Soft sensors are a valuable tool in many different industrial fields of application, including refineries, chemical plants, cement kilns, power plants, pulp and paper industry, food processing, nuclear plants, urban and industrial pollution monitoring, just to give a few examples. They are used to solve a number of different problems such as measuring system back-up, what-if analysis, real-time prediction for plant control, sensor validation and fault diagnosis strategies. Development of advanced process control application would also be less efficient without those tools.
There are many mathematical and statistical methods which find their applications as soft sensors. Some of the most applied are linear and non-linear regression, partial least squares algorithms, principal component analysis, artificial neural networks etc.
The most important factor in the selection of the proper method is the process behavior: is it linear or non-linear. Process behavior usually is non-linear. However, whether the soft sensor model should also be non-linear depends on the operating range in which the model will be used. If the process is controlled and the operating range is small, a linear process model may be an adequate approximation of reality.
Another question to select the right method is whether the model needs to be dynamic or static. For control and prediction type applications, models are usually dynamic. But, if the process has small time to steady state, static model will be good enough for the satisfactory prediction.
Examples of applications
Potential applications of soft sensors can be applied in any industrial field. Refineries have a wide range of applications.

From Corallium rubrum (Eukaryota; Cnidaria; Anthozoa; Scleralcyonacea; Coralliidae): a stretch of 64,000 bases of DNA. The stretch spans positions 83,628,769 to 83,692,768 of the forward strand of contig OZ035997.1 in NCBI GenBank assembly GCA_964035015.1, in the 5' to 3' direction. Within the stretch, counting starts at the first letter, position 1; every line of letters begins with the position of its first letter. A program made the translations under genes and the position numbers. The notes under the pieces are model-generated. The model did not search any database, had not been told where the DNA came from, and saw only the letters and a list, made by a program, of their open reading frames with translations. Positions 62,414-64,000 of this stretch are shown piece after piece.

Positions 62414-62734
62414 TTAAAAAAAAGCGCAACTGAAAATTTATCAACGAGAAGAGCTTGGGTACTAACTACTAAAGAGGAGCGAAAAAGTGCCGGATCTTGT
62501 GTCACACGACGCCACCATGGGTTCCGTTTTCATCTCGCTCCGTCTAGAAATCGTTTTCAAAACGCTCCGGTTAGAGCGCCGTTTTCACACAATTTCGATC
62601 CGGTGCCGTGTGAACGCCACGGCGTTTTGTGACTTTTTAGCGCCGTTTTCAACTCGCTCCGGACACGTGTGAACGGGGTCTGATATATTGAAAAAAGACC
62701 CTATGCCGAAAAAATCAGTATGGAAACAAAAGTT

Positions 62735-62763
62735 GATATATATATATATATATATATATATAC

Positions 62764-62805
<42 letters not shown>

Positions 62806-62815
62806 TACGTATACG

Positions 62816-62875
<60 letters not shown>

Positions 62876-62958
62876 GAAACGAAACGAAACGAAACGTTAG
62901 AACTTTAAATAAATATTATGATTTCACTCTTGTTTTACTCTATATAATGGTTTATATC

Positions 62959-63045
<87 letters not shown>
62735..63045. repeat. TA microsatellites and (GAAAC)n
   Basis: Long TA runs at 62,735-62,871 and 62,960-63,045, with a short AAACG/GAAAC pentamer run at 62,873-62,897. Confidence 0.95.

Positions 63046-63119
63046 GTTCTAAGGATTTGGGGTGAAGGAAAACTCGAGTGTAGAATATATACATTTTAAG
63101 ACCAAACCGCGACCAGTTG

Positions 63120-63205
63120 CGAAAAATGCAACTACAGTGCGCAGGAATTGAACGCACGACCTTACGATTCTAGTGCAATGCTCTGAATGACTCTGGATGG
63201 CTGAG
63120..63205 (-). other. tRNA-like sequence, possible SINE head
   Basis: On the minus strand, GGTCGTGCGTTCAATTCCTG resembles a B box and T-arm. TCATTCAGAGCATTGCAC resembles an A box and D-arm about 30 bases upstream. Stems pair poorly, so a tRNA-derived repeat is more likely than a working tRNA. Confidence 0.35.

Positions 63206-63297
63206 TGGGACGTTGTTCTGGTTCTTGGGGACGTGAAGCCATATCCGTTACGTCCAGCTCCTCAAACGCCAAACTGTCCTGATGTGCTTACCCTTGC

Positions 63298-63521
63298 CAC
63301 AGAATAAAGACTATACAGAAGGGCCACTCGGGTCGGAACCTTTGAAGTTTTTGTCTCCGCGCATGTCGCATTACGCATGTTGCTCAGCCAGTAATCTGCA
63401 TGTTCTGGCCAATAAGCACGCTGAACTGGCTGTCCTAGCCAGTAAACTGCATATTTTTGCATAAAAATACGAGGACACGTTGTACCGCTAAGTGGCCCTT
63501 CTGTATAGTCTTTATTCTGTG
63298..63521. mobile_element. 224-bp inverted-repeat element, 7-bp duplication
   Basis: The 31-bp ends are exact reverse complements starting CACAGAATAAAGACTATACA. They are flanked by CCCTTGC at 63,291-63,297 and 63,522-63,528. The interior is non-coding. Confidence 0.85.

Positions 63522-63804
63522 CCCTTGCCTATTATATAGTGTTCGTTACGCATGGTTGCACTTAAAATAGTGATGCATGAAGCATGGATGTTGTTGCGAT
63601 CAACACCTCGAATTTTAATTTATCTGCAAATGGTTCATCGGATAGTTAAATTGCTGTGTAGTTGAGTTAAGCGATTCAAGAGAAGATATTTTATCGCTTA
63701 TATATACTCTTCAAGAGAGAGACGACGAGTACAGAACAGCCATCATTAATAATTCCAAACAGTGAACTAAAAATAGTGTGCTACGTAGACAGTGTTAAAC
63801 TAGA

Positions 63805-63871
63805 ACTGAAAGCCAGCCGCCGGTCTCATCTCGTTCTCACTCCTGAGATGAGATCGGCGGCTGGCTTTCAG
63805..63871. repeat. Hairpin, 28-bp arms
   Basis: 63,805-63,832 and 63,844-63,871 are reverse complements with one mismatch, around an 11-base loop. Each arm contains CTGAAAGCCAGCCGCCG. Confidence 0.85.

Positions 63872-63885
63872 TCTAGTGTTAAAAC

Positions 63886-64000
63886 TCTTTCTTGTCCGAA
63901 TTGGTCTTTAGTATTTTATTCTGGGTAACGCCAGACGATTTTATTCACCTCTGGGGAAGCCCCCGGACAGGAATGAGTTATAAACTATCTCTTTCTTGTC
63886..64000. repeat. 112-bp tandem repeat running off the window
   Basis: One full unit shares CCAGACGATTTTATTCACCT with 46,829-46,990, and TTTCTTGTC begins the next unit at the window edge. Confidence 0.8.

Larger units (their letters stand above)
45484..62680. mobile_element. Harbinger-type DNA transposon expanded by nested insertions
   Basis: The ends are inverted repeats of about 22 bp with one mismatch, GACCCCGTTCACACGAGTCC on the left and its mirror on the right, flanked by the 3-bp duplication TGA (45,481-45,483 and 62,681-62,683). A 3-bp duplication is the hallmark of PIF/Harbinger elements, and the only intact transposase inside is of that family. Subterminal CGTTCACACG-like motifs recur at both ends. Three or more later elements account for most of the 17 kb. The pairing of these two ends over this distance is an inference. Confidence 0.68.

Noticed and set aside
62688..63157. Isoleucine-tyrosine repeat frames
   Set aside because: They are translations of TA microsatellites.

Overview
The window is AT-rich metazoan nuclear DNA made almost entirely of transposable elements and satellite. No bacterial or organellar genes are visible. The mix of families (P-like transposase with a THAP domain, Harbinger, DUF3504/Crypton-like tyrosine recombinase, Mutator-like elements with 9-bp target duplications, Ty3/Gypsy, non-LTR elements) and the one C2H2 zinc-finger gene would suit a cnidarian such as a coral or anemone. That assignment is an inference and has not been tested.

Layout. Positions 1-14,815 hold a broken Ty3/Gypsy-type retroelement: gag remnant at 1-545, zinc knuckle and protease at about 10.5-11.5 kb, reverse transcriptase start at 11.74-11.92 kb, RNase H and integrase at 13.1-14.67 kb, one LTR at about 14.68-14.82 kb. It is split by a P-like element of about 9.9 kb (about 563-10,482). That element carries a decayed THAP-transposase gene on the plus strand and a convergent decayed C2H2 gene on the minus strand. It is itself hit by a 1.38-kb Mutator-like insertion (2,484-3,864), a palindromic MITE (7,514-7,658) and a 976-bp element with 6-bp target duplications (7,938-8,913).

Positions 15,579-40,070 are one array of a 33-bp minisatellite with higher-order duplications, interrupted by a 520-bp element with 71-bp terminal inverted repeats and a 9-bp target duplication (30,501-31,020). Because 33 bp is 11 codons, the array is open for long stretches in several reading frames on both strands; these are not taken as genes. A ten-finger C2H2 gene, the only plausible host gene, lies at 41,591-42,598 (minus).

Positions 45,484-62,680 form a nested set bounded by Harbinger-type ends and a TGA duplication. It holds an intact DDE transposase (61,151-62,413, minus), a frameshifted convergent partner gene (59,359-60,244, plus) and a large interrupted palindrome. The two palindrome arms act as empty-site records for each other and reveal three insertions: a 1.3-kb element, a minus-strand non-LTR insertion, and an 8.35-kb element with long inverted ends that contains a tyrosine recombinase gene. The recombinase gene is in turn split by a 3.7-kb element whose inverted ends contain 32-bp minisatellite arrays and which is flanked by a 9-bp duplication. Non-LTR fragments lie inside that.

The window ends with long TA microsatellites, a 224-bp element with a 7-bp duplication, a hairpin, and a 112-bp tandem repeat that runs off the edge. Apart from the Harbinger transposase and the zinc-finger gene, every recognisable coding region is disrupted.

Soft sensors are used to predict property and/or complement on-line analyzer measurement, to estimate column composition, to monitor the whole process section, to warn for critical variables. Examples will be available on SimulateLive.com.
They can be applied in the polymerization processes to predict properties and grades of produced polymers, in the fermentation process to estimate the behavior of a critical variable.
Using neural networks application can be used to estimate paper curl measurement or predict potential corrosion in a pulp and paper mill.
As emissions are a great concern of all industries, soft sensors can also be used to predict potential emissions.
They can be applied in a nuclear plant, e.g. to estimate feed water.
Food factories are another interesting field for the application of soft sensors to improve product quality control in a food cooking. An on-line dynamic model between the influential variables and the product quality attributes can be developed together with feedback control.
Generally speaking, it should be pointed out that it can be difficult to discover all the right dependencies among the data and very often the engineering experience and engineering judgment is the most important component of successful applications. SimulateLive.com will help you and guide you through mathematical tools and software available on the market whose aim is to make that applications closer to industrial practice.